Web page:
After Four Years of Secret Meetings, the U.S. Still Pushing For Corporate Rights Around the World
By Terrah Baker
It’s been four years since secret talks of a Trans Pacific Partnership between the world’s largest political and corporate elites started taking place, and the people of the U.S. are still just getting wind of what it would really mean for them, and the world.
On Dec. 9, two large government watch dogs, WikiLeaks and The Huffington Post, published documents relating to the TPP that showed how the “gigantic” trade agreement was being discussed in secret meetings held throughout the world. And worse, that the U.S. administration is seeking to “fast-track” the agreement through Congress, bypassing public scrutiny and the constitutional process laid out for the U.S. government.
If the American people don’t get a say on how their government is representing them in largely secret discussions on a world-trade agreement, many are assuming its because they wouldn’t like what’s being said.
“One of the most controversial provisions in the talks includes new corporate empowerment language insisted upon by the U.S. government, which would allow foreign companies to challenge laws or regulations in a privately-run, international court,” the Huffington Post reported.
Currently, under World Trade Organization treaties, the political power to contest government law is reserved for sovereign nations. Under the TPP, that would change. And the sad truth is, it’s the U.S. who’s leading the march for these corporate interest inclusions, despite arguments from other involved nations. While this is no surprise to many, and the U.S. has endorsed corporate political powers in prior trade agreements — like the North American Free Trade Agreement (NAFTA) — “the scope of laws that can be challenged appears to be much broader in TPP negotiations.”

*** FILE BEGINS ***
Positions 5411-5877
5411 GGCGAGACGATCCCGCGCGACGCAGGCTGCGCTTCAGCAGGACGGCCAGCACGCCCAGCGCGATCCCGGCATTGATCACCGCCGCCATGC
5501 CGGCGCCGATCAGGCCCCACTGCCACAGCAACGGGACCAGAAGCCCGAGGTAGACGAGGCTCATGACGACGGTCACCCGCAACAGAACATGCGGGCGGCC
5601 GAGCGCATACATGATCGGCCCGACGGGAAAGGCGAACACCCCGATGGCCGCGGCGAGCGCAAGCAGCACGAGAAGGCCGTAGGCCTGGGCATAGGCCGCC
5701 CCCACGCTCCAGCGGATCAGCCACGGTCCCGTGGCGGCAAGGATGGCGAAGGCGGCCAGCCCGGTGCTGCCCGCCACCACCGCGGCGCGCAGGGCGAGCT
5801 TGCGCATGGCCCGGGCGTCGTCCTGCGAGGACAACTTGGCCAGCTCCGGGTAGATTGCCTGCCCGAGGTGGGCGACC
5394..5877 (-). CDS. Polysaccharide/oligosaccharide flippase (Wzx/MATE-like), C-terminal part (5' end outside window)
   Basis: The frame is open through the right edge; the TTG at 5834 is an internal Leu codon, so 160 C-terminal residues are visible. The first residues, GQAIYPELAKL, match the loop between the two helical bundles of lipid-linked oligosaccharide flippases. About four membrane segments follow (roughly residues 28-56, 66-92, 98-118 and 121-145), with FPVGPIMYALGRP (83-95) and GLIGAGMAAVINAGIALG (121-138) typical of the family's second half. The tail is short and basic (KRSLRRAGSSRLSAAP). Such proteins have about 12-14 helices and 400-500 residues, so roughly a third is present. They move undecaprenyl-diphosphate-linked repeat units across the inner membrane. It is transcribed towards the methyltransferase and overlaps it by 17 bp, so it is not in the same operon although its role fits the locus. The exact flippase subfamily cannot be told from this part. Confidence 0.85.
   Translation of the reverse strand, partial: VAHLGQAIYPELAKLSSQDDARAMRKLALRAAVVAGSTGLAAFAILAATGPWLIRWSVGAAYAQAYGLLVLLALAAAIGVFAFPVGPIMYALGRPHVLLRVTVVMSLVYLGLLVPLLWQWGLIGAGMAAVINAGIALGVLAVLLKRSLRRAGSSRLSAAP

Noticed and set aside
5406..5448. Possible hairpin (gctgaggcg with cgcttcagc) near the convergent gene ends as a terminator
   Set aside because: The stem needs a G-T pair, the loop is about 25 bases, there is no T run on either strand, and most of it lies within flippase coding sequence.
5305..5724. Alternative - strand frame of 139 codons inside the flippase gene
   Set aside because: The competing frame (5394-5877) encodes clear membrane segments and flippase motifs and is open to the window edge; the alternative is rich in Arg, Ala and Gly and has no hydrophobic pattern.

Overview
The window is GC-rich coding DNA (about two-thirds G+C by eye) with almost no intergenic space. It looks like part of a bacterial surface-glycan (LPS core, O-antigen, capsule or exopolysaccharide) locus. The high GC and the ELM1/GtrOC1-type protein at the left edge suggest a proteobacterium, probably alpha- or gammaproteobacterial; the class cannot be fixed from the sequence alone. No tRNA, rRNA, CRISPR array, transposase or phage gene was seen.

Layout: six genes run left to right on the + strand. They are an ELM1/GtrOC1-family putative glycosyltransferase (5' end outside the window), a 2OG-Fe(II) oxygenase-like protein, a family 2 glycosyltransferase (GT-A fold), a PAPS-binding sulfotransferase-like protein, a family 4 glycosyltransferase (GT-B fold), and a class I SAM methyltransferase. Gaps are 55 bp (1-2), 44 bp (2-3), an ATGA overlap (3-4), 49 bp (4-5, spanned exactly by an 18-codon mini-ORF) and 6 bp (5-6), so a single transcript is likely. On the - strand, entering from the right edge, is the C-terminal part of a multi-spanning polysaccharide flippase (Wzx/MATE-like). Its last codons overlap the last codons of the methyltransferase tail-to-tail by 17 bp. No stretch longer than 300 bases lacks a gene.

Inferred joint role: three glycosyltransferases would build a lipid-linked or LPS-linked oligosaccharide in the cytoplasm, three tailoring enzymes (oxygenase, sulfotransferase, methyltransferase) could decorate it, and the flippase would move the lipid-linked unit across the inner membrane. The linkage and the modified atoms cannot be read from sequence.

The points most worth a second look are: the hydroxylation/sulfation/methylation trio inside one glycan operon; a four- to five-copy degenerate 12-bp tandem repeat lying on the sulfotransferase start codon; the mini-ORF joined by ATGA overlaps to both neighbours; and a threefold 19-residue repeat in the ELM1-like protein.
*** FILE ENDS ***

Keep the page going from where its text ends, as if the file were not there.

The TPP documents leaked by the news agencies included provisions “that would grant multinational corporations vast new powers and that, among these, are virtual veto-powers over local environmental and labor laws.”
The U.S. is also pushing for bank regulation standards. The standards the Obama administration is pushing run from “restricting lending in overheated markets to denying mass international outflows of currency during a financial panic…dramatically limit(ing) the ability of governments to prevent and stem banking crisis.”
To make matters worse, while the TPP would affect every American who “works for a living,” the mainstream media has grossly undercovered the meetings and even the agreement itself.
Citizen and crowd-funded groups like the Citizens Trade Agreement first broke the story of secret talks from leaked documents two years ago. This Saturday, Dec. 14, will mark the four-year anniversary of the Obama administrations attempts to complete the TPP Free Trade Agreement. They, and other fair trade organizations, are urging U.S. citizens to take action by contacting Congress and telling them to oppose the Fast Track and that TPP documents should be released for public scrutiny.
“This ‘NAFTA on Steroids’ agenda that the White House is pushing on behalf of Wall Street, the Chamber of Commerce and other big corporate interests can be stopped,” said executive director of CTA Arthur Stamoulis.
By far, they’re not the only ones standing up against the pact. The Teamsters Nation, InfoWars.com with Alex Jones, Doctors Without Borders, MSF Canada, Truth-Out, Idle No More, and organizations throughout the world from Japan to Peru are spreading the word about the secrecy and dangers, and supported a National Day of Action Against TPP on Nov. 12.
A Global Day of Action held Dec. 3 saw protests including Japanese farmers against Vice President Biden’s visit to Tokyo, and hundreds in Bali’s Renon Square. In Washington, D.C., a petition of 42,000 was delivered to the U.S. Trade Representative demanding transparency. These protests occurred shortly after WikiLeaks released a chapter of the TPP dealing with intellectual property, which revealed “far-reaching and damaging effects on everything from civil liberties and Internet privacy to biological patents and copyrights,” according to Truth-Out.
The Office of the U.S. Trade Representative began posting press releases on their website about the TPP starting Nov. 1, 2013, which unequivocally support the agreement, of course citing world environmental organizations like the World Wildlife Fund, that have been largely in the last several years questioned to have intense corporate dealings.
Ultimately, activists and concerned citizens of the U.S. are saying stopping the TPP will depend solely on the Fast Track being stopped. To get involved, or learn more, research the Trans Pacific Partnership, and be careful where you’re getting your information.